How Often You May Use Form 4972
After 1986, you may use Form 4972 only once for each plan participant. If you receive more than one lump-sum distribution for the same participant in 1 tax year, you must treat all those distributions the same way. Combine them on a single Form 4972. If you make an election as a beneficiary of a deceased participant, it does not affect any election you can make for qualified lump-sum distributions from your own plan. You can also make an election as the beneficiary of more than one qualifying person. Example. Your mother and father died and each was born before January 2, 1936. Each had a qualified plan of which you are the beneficiary. You also received a qualified lump-sum distribution from your own plan and you were born before January 2, 1936. You may make an election for each of the distributions; one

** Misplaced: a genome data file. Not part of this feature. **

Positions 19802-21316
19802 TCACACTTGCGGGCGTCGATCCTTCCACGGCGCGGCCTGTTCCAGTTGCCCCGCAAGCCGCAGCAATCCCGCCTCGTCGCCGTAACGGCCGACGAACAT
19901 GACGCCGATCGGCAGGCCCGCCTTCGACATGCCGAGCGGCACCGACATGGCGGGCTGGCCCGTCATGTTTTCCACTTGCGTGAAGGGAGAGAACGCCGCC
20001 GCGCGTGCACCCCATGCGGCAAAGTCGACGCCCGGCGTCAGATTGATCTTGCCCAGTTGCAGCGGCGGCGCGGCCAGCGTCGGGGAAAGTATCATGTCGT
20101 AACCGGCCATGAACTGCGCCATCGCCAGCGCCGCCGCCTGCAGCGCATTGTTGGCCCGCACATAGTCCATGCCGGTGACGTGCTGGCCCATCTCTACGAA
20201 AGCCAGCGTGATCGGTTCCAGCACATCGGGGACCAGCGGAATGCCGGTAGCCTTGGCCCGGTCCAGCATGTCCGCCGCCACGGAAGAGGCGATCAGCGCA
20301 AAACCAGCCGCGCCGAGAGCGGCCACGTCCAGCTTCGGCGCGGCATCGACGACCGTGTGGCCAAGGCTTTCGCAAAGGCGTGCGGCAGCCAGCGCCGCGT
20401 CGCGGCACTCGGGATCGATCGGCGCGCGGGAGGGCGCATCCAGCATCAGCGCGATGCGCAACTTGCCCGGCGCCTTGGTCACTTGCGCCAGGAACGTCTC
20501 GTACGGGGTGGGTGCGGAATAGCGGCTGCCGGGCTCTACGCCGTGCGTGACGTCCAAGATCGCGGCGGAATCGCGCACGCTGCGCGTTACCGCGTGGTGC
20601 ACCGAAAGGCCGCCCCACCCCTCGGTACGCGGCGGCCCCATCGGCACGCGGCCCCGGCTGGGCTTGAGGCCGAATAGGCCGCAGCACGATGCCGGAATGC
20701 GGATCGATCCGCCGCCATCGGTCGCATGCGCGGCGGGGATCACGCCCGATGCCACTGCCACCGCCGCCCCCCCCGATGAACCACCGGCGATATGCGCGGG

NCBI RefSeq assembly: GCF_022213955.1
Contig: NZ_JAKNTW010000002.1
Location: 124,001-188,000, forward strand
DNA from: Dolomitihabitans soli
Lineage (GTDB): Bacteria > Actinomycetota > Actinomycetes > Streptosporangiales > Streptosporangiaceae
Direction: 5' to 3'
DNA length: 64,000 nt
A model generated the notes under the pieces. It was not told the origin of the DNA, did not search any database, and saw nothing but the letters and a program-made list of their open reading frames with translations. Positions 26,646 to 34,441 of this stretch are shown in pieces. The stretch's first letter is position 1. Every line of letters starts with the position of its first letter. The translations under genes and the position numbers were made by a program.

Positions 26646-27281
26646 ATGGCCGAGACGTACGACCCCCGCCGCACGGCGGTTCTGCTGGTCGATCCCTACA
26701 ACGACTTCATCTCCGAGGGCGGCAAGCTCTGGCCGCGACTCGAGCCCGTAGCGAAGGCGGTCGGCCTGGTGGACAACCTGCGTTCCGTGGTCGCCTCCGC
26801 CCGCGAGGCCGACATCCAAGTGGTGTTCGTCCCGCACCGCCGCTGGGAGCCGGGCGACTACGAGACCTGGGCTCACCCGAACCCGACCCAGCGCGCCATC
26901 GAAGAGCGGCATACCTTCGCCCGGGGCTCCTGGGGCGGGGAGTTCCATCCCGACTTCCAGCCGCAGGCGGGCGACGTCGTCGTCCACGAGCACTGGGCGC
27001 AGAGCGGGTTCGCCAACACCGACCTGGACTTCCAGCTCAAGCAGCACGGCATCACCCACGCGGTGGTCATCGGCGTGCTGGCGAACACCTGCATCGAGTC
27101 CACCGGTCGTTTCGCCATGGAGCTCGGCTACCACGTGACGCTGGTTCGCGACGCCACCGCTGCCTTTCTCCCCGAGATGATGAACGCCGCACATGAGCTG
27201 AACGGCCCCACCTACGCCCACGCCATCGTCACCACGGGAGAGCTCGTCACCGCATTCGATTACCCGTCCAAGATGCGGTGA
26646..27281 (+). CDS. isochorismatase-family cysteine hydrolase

How To Report the Distribution
If you can use Form 4972, attach it to Form 1040 (individuals) or Form 1041 (estates or trusts). The payer should have given you a Form 1099-R or other statement that shows the amounts needed to complete Form 4972. The following choices are available. 20% capital gain election. If there is an amount in Form 1099-R, box 3, you can use Part II of Form 4972 to apply a 20% tax rate to the capital gain portion. See Capital Gain Election on page 3.

Distributions That Do Not Qualify for the 20% Capital Gain Election or the 10-Year Tax Option
The following distributions are not qualified lump-sum distributions and do not qualify for the 20% capital gain election or the 10-year tax option.

Form 4972 (2003)

Page

3

for yourself, one as your mother’s beneficiary, and one as your father’s. It does not matter if the distributions all occur in the same year or in different years. File a separate Form 4972 for each participant’s distribution. Note. An earlier election on Form 4972 or Form 5544 for a distribution before 1987 does not prevent you from making an election for a distribution after 1986 for the same participant, provided the participant was under age 591⁄2 at the time of the pre-1987 distribution.

When You May File Form 4972